There is darkness and brutality aplenty, especially in “The Terminal Artist”, about a serial-killer nurse, and the titular story in which a man predicts his own murder. The would-be victim is vain (“He worked tirelessly for justice,” he imagines funeral mourners saying) and possibly paranoid... The closing story, “Two Ruminations on a Homeless Brother”, again sees Means juxtaposing two narratives. The first half of the story concerns a homeless man who walks through town while passers-by imagine how he reached this point and imagine themselves in his position. The story’s second half also examines the narrative impulse, as the writer-narrator visits his brother, an addict, in hospital. “Part of the tragedy of the situation,” the narrator thinks, “was the loss of story inherent in the hospital walls.” Later, he leaves knowing “it all had to be taken and turned into a story of some kind”. It is the most affecting story here and a unifying point on which to end the collection. It shows that no matter what his characters suffer, Means believes in the power of stories to rescue and redeem people.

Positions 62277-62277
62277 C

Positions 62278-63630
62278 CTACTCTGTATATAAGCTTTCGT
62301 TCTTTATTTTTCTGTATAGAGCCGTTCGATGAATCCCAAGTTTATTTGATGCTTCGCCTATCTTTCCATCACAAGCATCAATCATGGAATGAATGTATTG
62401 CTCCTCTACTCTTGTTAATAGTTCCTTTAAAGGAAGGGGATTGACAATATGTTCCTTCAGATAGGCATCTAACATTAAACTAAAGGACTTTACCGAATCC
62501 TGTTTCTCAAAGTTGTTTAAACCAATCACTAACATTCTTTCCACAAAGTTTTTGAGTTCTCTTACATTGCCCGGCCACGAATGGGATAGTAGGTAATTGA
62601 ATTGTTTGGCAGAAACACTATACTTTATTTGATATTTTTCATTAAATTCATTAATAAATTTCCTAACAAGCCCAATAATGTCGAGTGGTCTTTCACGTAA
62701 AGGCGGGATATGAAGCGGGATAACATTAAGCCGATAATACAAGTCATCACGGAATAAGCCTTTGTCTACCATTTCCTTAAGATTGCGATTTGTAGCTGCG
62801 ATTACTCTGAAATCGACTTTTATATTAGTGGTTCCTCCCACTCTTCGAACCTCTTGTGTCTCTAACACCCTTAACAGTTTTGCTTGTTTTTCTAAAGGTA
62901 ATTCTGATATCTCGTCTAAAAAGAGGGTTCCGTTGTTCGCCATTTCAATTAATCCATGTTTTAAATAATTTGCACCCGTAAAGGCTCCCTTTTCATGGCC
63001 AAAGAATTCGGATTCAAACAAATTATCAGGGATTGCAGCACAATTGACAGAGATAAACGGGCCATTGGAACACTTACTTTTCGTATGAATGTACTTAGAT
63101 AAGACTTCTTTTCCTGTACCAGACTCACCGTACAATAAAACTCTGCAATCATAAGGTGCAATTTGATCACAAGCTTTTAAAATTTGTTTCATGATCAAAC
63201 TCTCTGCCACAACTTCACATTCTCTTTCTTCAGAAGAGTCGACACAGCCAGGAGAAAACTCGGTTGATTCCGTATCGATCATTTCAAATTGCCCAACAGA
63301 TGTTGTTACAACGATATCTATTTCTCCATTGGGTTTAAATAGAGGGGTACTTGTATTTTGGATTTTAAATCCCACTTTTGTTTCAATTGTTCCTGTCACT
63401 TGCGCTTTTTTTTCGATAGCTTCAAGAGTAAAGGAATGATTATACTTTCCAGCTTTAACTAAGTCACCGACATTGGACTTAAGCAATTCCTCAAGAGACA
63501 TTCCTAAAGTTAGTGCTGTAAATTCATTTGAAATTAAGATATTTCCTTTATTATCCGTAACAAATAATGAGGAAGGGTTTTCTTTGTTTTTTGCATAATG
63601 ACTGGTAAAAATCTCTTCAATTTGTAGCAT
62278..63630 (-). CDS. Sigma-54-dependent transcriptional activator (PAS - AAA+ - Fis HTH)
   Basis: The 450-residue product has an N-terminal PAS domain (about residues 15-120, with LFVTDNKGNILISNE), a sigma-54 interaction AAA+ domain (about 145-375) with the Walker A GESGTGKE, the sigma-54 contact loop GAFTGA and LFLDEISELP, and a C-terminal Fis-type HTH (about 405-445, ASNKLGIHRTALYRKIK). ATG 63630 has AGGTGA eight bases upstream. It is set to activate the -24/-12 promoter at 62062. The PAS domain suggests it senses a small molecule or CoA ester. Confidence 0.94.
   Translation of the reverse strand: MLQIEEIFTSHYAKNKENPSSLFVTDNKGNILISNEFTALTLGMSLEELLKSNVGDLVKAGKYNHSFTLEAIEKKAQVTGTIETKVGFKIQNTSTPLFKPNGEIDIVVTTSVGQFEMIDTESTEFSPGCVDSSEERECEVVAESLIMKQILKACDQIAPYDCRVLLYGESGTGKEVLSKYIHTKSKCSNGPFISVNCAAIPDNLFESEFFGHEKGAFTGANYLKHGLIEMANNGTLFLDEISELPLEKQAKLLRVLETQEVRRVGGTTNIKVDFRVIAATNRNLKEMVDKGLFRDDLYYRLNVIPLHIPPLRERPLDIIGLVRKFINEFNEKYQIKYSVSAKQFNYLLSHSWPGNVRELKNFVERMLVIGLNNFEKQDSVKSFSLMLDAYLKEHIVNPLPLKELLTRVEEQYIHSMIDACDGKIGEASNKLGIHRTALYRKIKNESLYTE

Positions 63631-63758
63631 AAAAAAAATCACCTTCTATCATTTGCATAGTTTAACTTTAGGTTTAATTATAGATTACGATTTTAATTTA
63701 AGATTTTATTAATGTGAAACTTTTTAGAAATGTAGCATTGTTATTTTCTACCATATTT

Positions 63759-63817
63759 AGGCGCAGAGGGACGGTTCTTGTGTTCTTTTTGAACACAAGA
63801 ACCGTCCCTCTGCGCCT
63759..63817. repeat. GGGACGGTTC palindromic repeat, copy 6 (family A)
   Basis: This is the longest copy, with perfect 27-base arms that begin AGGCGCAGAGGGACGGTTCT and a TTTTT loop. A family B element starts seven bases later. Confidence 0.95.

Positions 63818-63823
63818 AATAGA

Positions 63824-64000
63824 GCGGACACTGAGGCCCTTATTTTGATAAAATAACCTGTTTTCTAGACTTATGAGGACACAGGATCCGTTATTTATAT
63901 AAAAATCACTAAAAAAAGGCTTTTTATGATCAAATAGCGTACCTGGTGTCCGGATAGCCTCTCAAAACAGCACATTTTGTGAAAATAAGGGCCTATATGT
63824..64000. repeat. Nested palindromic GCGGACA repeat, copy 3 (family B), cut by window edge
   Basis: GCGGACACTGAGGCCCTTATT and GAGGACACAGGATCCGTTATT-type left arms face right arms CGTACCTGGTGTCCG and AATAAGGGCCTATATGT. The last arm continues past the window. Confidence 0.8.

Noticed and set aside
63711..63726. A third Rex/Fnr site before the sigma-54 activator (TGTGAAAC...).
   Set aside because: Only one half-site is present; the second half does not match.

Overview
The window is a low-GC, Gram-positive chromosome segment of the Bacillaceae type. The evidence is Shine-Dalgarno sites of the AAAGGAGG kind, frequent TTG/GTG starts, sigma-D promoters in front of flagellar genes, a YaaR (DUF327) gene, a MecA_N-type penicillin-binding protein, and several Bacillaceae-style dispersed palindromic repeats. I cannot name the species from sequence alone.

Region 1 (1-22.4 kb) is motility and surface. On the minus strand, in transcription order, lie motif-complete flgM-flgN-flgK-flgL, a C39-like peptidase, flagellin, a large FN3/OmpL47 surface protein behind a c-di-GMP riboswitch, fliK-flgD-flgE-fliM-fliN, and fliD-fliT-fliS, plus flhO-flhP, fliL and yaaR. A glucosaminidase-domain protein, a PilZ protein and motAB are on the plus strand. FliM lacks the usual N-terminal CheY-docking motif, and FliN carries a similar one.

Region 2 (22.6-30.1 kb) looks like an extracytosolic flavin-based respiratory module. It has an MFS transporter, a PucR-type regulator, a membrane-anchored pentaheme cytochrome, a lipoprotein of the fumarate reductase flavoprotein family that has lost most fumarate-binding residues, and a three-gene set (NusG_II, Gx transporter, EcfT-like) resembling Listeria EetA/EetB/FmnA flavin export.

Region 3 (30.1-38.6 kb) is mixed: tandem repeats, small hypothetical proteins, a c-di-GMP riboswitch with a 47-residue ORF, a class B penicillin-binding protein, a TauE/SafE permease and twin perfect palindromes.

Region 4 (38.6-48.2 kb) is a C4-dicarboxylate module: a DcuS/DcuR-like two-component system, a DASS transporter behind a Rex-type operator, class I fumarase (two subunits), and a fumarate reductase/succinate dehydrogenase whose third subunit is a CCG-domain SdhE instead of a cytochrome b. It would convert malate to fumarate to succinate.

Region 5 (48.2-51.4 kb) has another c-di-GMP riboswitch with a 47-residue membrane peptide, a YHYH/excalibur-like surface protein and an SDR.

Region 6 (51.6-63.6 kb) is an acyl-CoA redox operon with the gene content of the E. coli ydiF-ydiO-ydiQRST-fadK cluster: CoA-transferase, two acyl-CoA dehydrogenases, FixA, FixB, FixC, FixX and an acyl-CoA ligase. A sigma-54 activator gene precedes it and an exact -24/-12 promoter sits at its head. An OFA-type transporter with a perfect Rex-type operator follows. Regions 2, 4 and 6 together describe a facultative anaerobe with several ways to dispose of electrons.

With help from a deeply sly sense of humour and the beautifully rendered landscapes that sometimes seem to be the only genuinely no-bullshit presences in the story, he always produces a burst of emotional colour, accompanied by a bittersweet warmth we can all recognise. It’s the literary equivalent, perhaps, of the yeasty fug of humanity he invites us into: the fights, funerals and extramarital sex; the declining pain of one or another kind of injury, physical or psychic, sustained or handed out. These lives are framed by love, or “what love became when it hardened into history”.
Through three story collections and a Booker-longlisted novel, Means has written stories from the fringes, about addiction, mental health, violence, love, hardship, parenthood, being a brother, obsession… Instructions For A Funeral – his fourth collection – continues in this vein, Means’ forensic awareness working in tandem with a vernacular at once contemporary and folk... Means’ work has always explored how stories are perpetuated, and in Instructions his characters continue to craft and recraft their stories for others, holding their memories up and turning them in the light to better understand or relate them... Instructions could be read as a sequence of moments. With exquisite control and detail, Means pulls up from the moment of occurrence, and twists it, until you are seeing that moment from a vantage point decades into the future, or seeing its formation in decades past.